Social Media is Not the Only Route to Young Adults

It’s always intriguing to come across a survey that defies conventional wisdom. Late last month, Epsilon put forth a report that seems counterintuitive. According to the firm’s research, young adults, those in the 18–34 year-old bracket, would like to get their marketing pitches via snail mail or the daily newspaper. The research shows this demographic group prefers the traditional media formats to social media for promotional purposes.

The preference is particularly strong for specific product categories. The numbers below show the percentages of younger consumers who want marketing pitches from offline sources. The numbers who prefer online pitches appear  in parentheses:

  • Personal care: 62% (22%)
  • Food products: 66% (23%)
  • Cleaning products: 66% (20%)

However, the offline preference does not apply to all categories. For example, travel marketers should not stop their social media investment. The survey revealed that young adults definitely prefer online to offline sources when they are making travel plans.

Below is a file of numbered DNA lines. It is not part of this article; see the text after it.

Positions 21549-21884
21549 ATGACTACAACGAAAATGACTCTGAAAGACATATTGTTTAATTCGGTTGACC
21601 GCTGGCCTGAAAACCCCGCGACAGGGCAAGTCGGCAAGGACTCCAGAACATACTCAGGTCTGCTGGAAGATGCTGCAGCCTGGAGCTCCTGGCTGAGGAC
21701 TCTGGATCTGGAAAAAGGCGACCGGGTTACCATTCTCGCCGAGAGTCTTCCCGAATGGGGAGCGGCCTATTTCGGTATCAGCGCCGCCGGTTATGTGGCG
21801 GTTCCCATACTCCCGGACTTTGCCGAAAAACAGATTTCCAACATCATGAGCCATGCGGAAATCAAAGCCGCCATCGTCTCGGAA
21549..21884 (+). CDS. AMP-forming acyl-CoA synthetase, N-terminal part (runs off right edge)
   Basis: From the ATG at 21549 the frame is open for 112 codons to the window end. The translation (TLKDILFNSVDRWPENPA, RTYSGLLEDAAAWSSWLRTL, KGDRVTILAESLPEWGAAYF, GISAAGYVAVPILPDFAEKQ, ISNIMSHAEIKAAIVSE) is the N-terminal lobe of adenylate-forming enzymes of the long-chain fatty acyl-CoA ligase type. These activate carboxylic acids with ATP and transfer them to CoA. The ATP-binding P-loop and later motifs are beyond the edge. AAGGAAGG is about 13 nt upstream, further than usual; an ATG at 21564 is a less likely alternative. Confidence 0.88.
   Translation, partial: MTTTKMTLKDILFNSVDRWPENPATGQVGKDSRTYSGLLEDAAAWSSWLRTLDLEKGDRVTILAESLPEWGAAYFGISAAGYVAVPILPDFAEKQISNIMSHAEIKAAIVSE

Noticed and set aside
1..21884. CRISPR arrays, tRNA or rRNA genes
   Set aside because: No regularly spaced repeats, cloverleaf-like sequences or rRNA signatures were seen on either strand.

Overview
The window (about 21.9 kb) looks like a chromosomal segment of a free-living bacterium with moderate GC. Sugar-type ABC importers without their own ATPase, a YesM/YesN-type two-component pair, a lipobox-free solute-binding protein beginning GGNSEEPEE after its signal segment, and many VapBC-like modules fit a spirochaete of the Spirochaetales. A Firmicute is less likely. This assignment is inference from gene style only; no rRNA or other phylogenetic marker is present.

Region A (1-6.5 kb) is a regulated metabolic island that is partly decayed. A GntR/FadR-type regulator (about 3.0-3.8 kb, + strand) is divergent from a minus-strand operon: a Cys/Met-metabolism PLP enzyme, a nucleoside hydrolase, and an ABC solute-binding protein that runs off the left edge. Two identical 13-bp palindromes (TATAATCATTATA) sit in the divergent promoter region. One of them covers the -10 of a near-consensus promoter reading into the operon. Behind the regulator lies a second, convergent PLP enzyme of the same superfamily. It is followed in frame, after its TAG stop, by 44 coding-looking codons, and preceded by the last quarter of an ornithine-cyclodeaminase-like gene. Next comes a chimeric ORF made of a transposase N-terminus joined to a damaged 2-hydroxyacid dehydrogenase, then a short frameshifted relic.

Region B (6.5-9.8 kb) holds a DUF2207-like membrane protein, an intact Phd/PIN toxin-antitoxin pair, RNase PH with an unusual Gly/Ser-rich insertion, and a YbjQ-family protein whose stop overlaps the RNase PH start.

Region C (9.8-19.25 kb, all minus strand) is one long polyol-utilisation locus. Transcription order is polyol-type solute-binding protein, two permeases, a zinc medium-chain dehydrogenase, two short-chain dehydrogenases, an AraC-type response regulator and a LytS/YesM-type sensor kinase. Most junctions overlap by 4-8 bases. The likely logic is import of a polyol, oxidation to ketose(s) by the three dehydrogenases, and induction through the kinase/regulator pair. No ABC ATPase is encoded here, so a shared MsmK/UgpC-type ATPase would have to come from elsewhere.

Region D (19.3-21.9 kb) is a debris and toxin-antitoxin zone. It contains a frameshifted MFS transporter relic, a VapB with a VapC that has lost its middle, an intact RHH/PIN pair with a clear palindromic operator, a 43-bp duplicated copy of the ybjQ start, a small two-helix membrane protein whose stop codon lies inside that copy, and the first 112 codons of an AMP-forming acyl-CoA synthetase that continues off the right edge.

What was Epsilon’s major finding in this study? “A key takeaway from this research is that marketers targeting coveted 18–34 year-olds who are tempted to invest solely in social media could be missing a significant portion of their audience,” says Warren Storey, a vice president at ICOM, a division of Epsilon Targeting.  The numbers from this survey do seem to support the concept of spreading an ad budget across multiple channels to reach the largest audiences.

Storey emphasizes that marketers should also consider the industry in which they operate. For example, consumers in the market for healthcare services and products rank the following sources as most trustworthy:

  • Friends/family 57%
  • Newspapers 26%
  • Websites 22%
  • TV 20%
  • Brochures/flyers 18%
  • Facebook 8%
  • YouTube 7%
  • Twitter 7%

When you combine that kind of fragmentation with the fact that significant numbers of men still do not have a social media account, Epsilon’s study makes a great deal of sense. Social media may be increasing its influence as it becomes more accepted and trusted but for now, marketers need to cast a wide media format net when they advertise products and services.

[Source: Young Adults Strongly Prefer Offline to Online Sources. Epsilon​.com. 24 Aug. 2010. Web. 14 Sept. 2010]
Kathy Crosett
Kathy is the Vice President of Research for SalesFuel. She holds a Masters in Business Administration from the University of Vermont and oversees a staff of researchers, writers and content providers for SalesFuel. Previously, she was co-owner of several small businesses in the health care services sector.
Kathy Crosett

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